Review Summary: A pinnacle of ambient/glitch music, October Language is an affecting meditation on melancholy and decay.
In 2006, New Orleans was a mess. Hell, it’s still a goddamn mess, with houses in disrepair due to sloppy remodeling jobs (that were funded by our trustworthy and always-dependable government!), whole neighborhoods that are still in ridiculous disrepair, virtually untouched since Hurricane Katrina ravaged them, and other problems. Belong’s October Language
was recorded pre-ravaging, but it might as well be a reflection on those horrific events, which were experienced firsthand by this New Orleans-native duo. Each piece on October Language
is wistful and nostalgic, filled with memories of a better time; yet most are on the edge of corroding, from losing all focus on their simple but effective melodies into hopeless decay: it’s a simple metaphor for what Belong’s hometown has sadly become.
On another hand, disregarding the whole Katrina thing, October Language
works just as well on a personal level, for me and for others. Its distorted ambience; its shoegaze-light feel; its spurring of feelings such as nostalgia and melancholy---it’s the type of album that anyone can relate to. Yet, despite its obvious beauty, I’ve found it hard for me to really classify October Language
. On one hand, it’s an ambient album: songs are freeform and floating, never becoming particularly singular or obvious, keeping ordinariness and normality at bay. On another, it’s a shoegaze album: every piece is layered and layered with distortion and feedback, and there are gaspingly beautiful melodies to be discovered underneath, each minimalistic and poignant. I could be indolent and call it a drone album---in the vein of such luminaries as Birchville Cat Motel or Natural Snow Buildings---but there’s so much more going on here, in terms of dynamics and decomposition, that limiting this to such a term would be severely understating the case. In short, maybe October Language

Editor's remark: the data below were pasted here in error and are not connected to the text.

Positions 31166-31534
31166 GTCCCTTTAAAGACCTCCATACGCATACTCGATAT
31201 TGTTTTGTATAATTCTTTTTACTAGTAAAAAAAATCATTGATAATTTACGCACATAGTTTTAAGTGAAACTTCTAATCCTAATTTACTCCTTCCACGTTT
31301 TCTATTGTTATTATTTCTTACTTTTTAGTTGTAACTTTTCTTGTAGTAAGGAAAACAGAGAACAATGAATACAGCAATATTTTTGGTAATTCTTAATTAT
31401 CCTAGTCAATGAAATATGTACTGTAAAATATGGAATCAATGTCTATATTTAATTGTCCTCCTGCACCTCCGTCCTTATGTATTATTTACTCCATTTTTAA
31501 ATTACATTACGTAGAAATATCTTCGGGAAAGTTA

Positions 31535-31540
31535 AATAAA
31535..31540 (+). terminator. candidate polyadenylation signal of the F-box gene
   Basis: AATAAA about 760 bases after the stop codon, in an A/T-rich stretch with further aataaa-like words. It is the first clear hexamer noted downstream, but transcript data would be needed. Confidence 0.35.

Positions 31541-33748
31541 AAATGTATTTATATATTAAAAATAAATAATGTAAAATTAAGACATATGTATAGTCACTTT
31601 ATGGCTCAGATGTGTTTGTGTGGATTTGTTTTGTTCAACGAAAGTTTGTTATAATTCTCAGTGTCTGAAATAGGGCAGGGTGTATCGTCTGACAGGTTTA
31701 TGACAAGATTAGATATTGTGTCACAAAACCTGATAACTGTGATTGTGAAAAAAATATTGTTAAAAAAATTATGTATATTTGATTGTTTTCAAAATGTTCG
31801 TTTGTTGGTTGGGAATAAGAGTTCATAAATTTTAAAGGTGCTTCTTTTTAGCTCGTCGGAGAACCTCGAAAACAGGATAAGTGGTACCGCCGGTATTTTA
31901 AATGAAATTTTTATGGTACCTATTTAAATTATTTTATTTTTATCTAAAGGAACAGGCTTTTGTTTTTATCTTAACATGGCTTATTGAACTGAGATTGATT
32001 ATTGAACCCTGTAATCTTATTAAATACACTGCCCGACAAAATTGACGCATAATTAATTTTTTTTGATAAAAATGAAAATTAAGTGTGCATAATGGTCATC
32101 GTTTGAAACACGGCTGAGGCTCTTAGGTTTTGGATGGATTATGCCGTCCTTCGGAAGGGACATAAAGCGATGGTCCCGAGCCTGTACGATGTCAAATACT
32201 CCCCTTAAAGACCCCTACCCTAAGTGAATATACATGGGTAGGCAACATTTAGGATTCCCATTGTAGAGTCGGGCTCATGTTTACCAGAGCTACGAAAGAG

doesn’t need a bullshi
t, limiting classification; maybe it speaks well enough for itself.
That being said, there’s still no doubt that October Language
is a remarkable album; a moving portrait of melancholy and sadness through varied and meaningful instrumentals. Belong never let these pieces get overly interminable or exasperating, slicing up bite-sized pieces that are easily consumable for even the most virgin of listeners to experimental music. Each track swells with vigor and grace, scaling one peak after another. October Language
’s best pieces---"The Door Opens the Other Way”, “Remove The Inside”, “I Never Lose, Never Really”---are as good as ambient (okay, so I am being indolent here) music gets, each being dynamic enough to be interesting, as in they build from quiet, meandering tones to breathtaking sections of unsettling noise. Thankfully, these pieces never become overly cluttered or chaotic enough to be completely inaccessible. They’re just engaging enough to lose yourself in; nothing more.
is filled to the brim with affecting and heartrending moments; it’s up to the listener to unearth the moments that affect them the most. So, in short, some of my favorite moments in October Language
: the opening build-up from serene to chaotic in “I Never Lose”, which ushers in the album nicely; the scatterbrained feel of “Who Told You This Room Exists?”, which always feels as if it’s on the brink of putrefaction; the heavy, droning middle of “All Equal Now”, which is so loud and enveloping it’s nigh-impossible to not get hopelessly and wonderfully lost in its abyss. These are simply personal favorites: there’s a multitude of similar, equally emotional happenings throughout October Language
’s forty-five minutes, each one relatable, each one destined to form and become your sort of own personal soundtrack, whether you’re contemplating a city that’s been shot to hell or walking tiredly to school or just trying to sleep. It’s a flexible, wide-reaching album, the type that, once you first listen, you find that it’s hard to ever stop.